Diet Sodas don't help in losing weight, says studyBy Rashmi Kalia
A new study suggests that people who drink diet soda to lose weight may be undoing the effort to lose weight by indulging in foods loaded with sugar and fat, US News Health reports.
"It may be that people who consume diet beverages feel justified in eating more, so they reach for a muffin or a bag of chips," study author Ruopeng An, a kinesiology and community health professor at the University of Illinois at Urbana-Champaign, said in a university news release.
"Or perhaps, in order to feel satisfied, they feel compelled to eat more of these high-calorie foods."
However, the study did not prove any conclusive relation between drinking diet sodas and eating unhealthy food.
However, the American Beverage Association (ABA) said the researchers didn't prove their theories.
"This study, based on surveys of Americans and their diets, proved something that is well known: many people eat things that 'are not required by the human body,' " William Dermody Jr., vice president of policy at the ABA, said in a statement.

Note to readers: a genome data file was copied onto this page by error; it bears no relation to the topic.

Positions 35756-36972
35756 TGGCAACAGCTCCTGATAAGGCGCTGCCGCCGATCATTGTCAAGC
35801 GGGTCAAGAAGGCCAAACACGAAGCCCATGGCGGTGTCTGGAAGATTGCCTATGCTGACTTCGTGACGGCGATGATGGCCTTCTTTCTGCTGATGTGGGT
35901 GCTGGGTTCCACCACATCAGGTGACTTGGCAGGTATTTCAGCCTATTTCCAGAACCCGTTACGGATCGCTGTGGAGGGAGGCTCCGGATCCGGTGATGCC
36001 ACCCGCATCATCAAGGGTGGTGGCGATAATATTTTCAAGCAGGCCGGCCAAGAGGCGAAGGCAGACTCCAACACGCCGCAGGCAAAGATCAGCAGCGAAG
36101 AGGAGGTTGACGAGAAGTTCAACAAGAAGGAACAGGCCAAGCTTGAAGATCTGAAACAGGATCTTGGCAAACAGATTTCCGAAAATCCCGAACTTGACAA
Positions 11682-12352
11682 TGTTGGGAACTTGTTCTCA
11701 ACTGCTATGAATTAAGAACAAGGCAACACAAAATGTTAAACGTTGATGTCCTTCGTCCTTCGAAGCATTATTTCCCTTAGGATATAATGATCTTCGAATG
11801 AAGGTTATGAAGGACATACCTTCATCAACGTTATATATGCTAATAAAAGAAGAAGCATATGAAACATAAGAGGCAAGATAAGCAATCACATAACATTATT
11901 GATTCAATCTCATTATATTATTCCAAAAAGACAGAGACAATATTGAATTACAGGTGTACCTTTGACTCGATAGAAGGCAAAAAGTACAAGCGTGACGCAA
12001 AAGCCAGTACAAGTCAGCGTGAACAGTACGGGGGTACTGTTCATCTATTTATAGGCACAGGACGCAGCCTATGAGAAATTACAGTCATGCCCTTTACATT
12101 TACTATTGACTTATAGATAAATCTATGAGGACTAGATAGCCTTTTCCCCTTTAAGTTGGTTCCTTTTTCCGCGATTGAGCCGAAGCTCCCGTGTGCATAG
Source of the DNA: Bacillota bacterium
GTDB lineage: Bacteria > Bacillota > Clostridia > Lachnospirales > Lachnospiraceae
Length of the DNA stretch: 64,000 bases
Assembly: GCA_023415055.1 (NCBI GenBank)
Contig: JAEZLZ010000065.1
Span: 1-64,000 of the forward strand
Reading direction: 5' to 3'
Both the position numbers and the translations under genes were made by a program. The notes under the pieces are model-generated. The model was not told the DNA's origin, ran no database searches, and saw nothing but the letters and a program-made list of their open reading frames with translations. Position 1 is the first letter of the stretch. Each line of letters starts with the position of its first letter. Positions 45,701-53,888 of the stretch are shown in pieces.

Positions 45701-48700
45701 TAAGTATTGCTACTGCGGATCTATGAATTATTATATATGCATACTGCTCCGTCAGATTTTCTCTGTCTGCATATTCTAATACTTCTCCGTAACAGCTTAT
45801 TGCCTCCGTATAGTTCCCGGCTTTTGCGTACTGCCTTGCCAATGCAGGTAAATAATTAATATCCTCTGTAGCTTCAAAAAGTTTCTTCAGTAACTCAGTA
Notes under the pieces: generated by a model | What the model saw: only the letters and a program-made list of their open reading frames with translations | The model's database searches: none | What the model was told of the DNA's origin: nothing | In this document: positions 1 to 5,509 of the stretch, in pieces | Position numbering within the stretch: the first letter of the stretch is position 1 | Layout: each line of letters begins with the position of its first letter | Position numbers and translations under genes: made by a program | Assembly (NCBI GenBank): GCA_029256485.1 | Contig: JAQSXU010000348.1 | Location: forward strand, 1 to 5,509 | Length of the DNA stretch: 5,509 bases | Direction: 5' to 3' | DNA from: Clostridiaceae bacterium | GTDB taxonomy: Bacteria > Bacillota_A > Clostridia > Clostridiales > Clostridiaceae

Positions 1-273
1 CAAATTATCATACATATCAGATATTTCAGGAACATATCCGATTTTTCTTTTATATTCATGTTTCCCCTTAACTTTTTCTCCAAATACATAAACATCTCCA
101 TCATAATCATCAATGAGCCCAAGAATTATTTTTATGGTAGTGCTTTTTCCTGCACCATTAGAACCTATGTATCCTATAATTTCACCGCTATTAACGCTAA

"But from that unsurprising observation, the author leaps to the unproven and unsubstantiated claim that diet soda 'may' be why people choose to eat a range of other foods such as french fries or doughnuts rather than eat exclusively from the major food groups," Dermody added, according to US News Health.
The researchers examined government data collected on the eating habits of more than 22,000 adults in the United States.
The study found that those who drink diet beverages may not be saving any calories because they may otherwise indulge in foods that have more sugar, salt, fat and cholesterol.
The study will be published in an upcoming issue of the Journal of the Academy of Nutrition and Dietetics.
The study authors concluded that opting for diet drinks may not help people lose weight if they don't eat healthy foods and do not control the size of the portions of food they eat.
"If people simply substitute diet beverages for sugar-sweetened beverages, it may not have the intended effect because they may just eat those calories rather than drink them," An said in the news release. "We'd recommend that people carefully document their caloric intake from both beverages and discretionary foods because both of these add calories -- and possibly weight -- to the body."